Jacobs explains cut for Ministers, MPs, says more than 25% was cut

Jacobs explains cut for Ministers, MPs, says more than 25% was cut

PHILIPSBURG--Prime Minister Silveria Jacobs on Wednesday explained the reduction in the employment benefits of Ministers and Members of Parliament (MPs), noting that more than 25% had been cut when all the checks and balances are considered.


The cuts form part of the conditions imposed by the Dutch government for the second tranche of liquidity support the country had received in the midst of the COVID-19 pandemic.
Jacobs explained that calculations had been done and the Ministry of Finance had provided the information on Tuesday. She said this has to be handled in the Council of Ministers, following which, questions posed on the matter can be responded to.
“I wanted to clarify that … it is definitely not a deliberate act to not make the cuts as proposed. Based on the fact that 2020 was a six-month or a half-year and 2021 a full year, the changeover of the amount that had to be done was not done, but indeed had that been done, it would have cut much more than 25%. So, the way the law was set up and with the cuts that have been made, it is not that we paid less than we should have, because we paid too much or we cut more,” Jacobs said.
She explained: “On the payroll for the political authorities, 15% is taken from the salaries, which was defined within the law, the vacation pay [and] cash removal, which amounted to some 10% and there were other provisions made to be removed. Six% is also withheld and this will not be returned as with the other civil servants.
“So, based on the fact that 2020 was a half year (and for the record, 10% was cut from April of 2020, even before a discussion on the law started in July), in 2020, we made this 10% cut and therefore with the law going into place, 5.5% more was paid in 2020 from political authorities than was required.
“In the following year, the adjustment, it has now been calculated, was not made for the full year based on the 2020 being a half year – that adjustment was not made. However further calculations have shown that actually more than the 25% has been saved in terms of the political authorities’ budget for 2021 and moving forward.
“The amendment of the law for the wachtgeld [reduced pay – Ed.], as you know it, was a savings of some 18.5% as well, so we have to have further deliberations and the calculations have to be made in terms of how much more was paid and, if necessary, adjustments to the law will be made so that those can be counted along as well.
“So, for 2021 what came from the actual salaries was only 21% and, as I mentioned before, there was an overpayment in 2020 or an over-cut in 2020 of some 5.5%.
“So, actually it could balance out if you look at it that way in terms of what was taken out too much in 2020 and the four% that wasn’t taken out in 2021 – that would balance out there and we still have the balance of 2022 to rectify any other discrepancies, also taking into account again that 18.5% cut was made to the budget of political authorities since 2020.”
Jacobs said also that “for 2022 we are not on par to pay out our 6% [vacation allowance] and already the 10% plus the representation cost and other cost that comes off from our salaries is done.
“So up until now we are already at 21% for 2022 and we will have to determine based on the 8.6% that has been seen as a cut in the personnel cost of political authorities since 2020 that that should also be counted and so we have surpassed the 25% every year thus far if you do the checks and balances on it.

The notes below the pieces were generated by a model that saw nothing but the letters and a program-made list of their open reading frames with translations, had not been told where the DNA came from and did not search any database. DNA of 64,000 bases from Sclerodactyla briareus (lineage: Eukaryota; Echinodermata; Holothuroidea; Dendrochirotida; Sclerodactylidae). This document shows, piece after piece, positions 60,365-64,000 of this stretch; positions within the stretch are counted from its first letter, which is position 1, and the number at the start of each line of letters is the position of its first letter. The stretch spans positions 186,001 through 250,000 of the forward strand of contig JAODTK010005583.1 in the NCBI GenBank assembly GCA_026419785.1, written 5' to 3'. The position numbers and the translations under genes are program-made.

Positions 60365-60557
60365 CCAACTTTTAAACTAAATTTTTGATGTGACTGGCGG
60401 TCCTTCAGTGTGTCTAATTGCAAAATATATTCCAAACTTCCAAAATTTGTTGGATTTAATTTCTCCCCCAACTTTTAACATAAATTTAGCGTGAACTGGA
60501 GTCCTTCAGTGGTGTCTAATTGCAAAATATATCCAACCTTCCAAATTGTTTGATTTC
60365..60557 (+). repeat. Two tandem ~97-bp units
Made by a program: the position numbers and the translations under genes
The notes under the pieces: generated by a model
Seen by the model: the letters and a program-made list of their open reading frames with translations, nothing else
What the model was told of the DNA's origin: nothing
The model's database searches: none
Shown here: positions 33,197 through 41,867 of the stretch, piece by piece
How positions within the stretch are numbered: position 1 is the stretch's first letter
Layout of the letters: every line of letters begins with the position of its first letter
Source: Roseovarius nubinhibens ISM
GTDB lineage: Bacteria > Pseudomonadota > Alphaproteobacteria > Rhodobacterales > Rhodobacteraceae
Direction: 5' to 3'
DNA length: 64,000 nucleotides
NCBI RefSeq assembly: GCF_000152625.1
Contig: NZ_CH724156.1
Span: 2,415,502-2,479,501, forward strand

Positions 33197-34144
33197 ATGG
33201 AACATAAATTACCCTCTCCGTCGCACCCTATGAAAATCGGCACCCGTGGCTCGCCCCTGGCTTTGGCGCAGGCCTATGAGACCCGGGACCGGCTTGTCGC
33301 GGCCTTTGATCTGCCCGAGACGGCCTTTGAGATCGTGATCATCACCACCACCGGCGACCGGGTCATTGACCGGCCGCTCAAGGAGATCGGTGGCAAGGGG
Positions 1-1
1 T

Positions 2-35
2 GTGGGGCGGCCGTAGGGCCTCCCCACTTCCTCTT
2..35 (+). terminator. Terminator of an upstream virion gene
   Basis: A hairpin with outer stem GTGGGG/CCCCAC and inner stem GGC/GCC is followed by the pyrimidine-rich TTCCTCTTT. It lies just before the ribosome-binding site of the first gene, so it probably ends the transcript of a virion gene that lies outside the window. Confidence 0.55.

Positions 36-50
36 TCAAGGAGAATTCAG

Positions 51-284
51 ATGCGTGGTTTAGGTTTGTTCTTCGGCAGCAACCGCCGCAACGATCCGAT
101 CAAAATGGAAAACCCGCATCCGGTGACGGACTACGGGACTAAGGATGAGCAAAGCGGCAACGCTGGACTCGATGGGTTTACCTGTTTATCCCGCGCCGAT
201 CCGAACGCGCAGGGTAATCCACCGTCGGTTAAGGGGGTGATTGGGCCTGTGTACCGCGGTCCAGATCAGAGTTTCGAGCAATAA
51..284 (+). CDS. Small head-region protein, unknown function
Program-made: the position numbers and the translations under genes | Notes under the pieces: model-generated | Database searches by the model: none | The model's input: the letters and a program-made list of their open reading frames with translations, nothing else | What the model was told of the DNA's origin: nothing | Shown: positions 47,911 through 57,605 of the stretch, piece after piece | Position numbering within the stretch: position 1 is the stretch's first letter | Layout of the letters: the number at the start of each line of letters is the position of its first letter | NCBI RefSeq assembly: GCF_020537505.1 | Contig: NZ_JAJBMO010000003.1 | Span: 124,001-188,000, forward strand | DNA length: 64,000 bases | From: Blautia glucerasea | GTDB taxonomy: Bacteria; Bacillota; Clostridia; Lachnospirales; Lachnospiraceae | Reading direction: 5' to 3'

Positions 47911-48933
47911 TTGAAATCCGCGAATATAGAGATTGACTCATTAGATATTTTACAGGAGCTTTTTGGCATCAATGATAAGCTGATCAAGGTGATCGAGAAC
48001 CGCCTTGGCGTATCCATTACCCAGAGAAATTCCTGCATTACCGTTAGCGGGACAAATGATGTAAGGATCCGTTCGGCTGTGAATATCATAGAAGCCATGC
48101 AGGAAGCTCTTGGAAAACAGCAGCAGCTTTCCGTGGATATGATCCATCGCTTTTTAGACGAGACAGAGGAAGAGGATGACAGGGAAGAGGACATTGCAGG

“So, we’re happy that the question came up so that we can check to see how it was applied on the operational level, but I just wanted clarity in that this does not become another sensation.”
She said the cuts were one of the key points of the Kingdom decision and she has had to defend that position more than once.

Irion’s previous explanation
Back in February 2021 when the law was passed for the reduction in benefits, in explaining the build-up to the 25% reduction for MPs at the time, Finance Minister Ardwell Irion had said a 10% reduction was applied as of April 1, 2020.
This, he had said at the time, included no longer granting monthly allowance for representation, which saved 6%; discontinuing the monthly compensation for transport expenses which saved NAf. 500; and reduction in the remuneration until 10% was reached.
Irion said Jacobs’ NAf. 21,294.55 remuneration had been reduced by 6% and by 2.348%. To reach 10%, a further reduction of 1.652% has to be made. This is equal to an amount of NAf. 351.79. The remuneration of other ministers and the chairperson of parliament and minister plenipotentiary of NAf. 20,368.70 had been reduced by 6% and 2.455%. To get to 10%, a further reduction of 1.545% had to be made. This is equal to an amount of NAf. 314.70.
The remuneration of NAf. 19,442.85 for other MPs, he said at the time, had been reduced by 6% and 2.572%. To reach 10%, a further reduction of 1.428% had to be made. This is equal to an amount of NAf. 277.64.
He said at the time that as of July 1, 2020, there had been an additional 15% cut. This included not granting any vacation allowance equivalent to 6% and a reduction in remuneration by 9%. The measures as of April 1, 2020, and as of July 1, 2020, resulted in a total reduction of the employment packages of 25% and of the following total remuneration reductions:
The Prime Minister 1.652% (NAf. 351.79) plus 9% (NAf. 1,916.51), which equalled 10.652% (NAf. 2,268.30).
The other ministers, chairperson of parliament and minister plenipotentiary: 1.545% (NAf. 314.70) plus 9% (NAf. 1,833.18), totalling 10.545% (NAf. 2,147.88). Plus, the other MPs 1.428% (NAf. 2,77.64), plus 9% (NAf. 1,749.86) totalling 10.428% (NAf. 2,027.50), Iron had explained back then.

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